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Subject: Re: [Boost-users] [Multi-Index] Design Rationale behind erase inordered_index container
From: Andrew Holden (aholden_at_[hidden])
Date: 2012-02-21 12:55:48

On Tuesday, February 21, 2012 12:13 PM, Ovanes Markarian wrote:
> On Tue, Feb 21, 2012 at 5:59 PM, Andrew Holden <aholden_at_[hidden]> wrote:
>> On Tuesday, February 21, 2012 11:40 AM, Ovanes Markarian wrote:
>>> On Tue, Feb 21, 2012 at 5:00 PM, Andrew Holden <aholden_at_[hidden]> wrote:
>>>> I can think of three reasons for this behavior:
>>>> 3: The erase function is guaranteed to succeed.
>>> What happens if some sw part mixes up the iterator from the other container instance?
>>> This might really be a clear case for assert, if the iterator and container know about
>>> each other...
>> That would result in undefined behavior.  If the iterator and container know about
>> each other (usually via a gross violation of big-O), then an assert is possible.
>> Otherwise, expect corruption of your containers, hopefully followed by a core dump.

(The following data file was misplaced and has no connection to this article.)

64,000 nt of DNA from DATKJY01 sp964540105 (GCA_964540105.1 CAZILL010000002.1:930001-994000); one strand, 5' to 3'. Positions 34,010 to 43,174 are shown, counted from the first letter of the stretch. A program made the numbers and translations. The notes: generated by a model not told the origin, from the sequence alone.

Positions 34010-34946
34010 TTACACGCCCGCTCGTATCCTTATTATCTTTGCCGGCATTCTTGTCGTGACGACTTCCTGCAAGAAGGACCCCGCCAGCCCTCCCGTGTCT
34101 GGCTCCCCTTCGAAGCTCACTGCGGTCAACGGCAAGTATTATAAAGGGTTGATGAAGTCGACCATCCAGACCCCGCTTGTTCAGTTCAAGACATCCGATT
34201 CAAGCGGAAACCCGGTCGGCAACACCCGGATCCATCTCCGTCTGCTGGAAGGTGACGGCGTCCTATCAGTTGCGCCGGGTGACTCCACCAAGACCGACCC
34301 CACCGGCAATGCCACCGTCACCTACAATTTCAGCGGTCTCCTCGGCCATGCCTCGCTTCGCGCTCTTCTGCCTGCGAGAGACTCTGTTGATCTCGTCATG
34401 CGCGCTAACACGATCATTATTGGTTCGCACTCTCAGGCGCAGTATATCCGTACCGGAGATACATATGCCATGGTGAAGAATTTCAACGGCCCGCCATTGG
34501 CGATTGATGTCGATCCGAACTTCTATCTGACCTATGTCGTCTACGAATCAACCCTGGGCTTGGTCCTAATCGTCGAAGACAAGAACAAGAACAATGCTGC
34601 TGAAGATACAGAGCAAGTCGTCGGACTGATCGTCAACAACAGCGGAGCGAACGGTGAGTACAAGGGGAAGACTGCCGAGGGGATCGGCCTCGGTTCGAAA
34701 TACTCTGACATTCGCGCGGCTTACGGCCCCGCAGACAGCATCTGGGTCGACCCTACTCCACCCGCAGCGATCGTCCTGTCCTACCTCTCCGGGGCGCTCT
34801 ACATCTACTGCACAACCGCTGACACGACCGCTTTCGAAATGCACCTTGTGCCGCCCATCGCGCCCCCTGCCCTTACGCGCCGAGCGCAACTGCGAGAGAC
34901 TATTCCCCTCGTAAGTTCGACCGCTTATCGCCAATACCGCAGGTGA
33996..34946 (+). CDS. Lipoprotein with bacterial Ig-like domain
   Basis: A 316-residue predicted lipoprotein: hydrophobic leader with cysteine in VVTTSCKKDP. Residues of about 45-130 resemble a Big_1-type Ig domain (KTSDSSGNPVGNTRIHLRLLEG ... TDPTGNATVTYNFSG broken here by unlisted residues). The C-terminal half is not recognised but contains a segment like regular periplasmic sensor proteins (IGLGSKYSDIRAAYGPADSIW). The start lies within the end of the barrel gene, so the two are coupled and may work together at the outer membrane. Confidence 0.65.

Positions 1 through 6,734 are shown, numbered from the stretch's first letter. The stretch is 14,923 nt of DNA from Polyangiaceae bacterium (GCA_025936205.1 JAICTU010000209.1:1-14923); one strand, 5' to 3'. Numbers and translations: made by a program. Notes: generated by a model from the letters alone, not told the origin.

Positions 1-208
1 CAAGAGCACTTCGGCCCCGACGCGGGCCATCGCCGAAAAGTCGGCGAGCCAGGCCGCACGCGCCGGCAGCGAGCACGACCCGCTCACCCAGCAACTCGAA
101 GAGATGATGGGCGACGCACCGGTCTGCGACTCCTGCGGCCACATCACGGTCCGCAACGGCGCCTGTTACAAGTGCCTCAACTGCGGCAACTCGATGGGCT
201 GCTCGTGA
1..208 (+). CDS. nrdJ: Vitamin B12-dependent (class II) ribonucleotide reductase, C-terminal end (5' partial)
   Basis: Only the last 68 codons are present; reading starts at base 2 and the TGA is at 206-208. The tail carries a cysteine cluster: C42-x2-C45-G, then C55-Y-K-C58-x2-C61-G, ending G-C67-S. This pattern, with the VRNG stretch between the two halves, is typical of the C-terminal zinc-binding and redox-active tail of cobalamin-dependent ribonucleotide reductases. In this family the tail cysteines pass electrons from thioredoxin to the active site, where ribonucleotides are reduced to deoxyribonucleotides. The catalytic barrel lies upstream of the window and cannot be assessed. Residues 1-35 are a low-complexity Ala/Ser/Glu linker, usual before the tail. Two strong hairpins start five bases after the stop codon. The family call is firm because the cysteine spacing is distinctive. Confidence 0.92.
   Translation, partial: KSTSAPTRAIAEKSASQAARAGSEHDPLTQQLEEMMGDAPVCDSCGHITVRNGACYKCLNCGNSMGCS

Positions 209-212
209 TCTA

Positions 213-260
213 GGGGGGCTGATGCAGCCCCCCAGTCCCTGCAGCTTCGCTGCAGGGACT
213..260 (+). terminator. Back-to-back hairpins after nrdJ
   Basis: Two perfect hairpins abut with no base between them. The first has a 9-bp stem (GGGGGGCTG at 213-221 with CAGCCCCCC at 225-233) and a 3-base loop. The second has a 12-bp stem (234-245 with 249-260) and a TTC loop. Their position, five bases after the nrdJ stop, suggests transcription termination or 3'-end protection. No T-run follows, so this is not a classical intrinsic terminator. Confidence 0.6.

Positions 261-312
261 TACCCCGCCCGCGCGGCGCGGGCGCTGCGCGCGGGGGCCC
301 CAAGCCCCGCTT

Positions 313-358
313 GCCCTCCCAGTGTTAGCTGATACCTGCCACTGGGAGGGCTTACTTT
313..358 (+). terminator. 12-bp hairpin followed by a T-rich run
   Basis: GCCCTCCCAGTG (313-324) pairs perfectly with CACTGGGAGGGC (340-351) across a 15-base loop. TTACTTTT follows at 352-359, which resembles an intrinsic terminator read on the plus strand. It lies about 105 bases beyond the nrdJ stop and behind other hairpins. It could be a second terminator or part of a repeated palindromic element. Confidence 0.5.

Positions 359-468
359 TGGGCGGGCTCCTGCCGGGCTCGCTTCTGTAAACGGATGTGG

> Actually this is what I am trying to prevent in my code. Just do an assertion that
> remove was successful, but finally, I got in the unit test an assertion failure,
> because I was deleting a last element in the ordered index and got end-iterator. And
> my comparison with the end-iterator returned false for removal, resulting in the failed
> assertion.

To clarify, are you saying that, when you deleted the last element in an index, you did *not* get the end iterator? Or are you saying your test considered end iterator an error? To clarify, end iterator from erase never indicates an error. It just means you deleted the last element.

I found an old email from Joaquín Muñoz detailing some macros that enable iterator checking. Maybe this will help you? If I recall correctly, any of the checks these macros enable will cause an assert within the container's member functions. There is still nothing in erase(iterator)'s return value to indicate success or failure.

On 24 September 2009, Joaquín M López Muñoz wrote:
These macros are not documented in the reference for a very academic reason, they're details of this particular implementation rather than part of the public interface --this is admittedly a little too picky, maybe.

The macros are documented through the tutorial, though. For your reference:







Joaquín M López Muñoz
Telefónica, Investigación y Desarrollo

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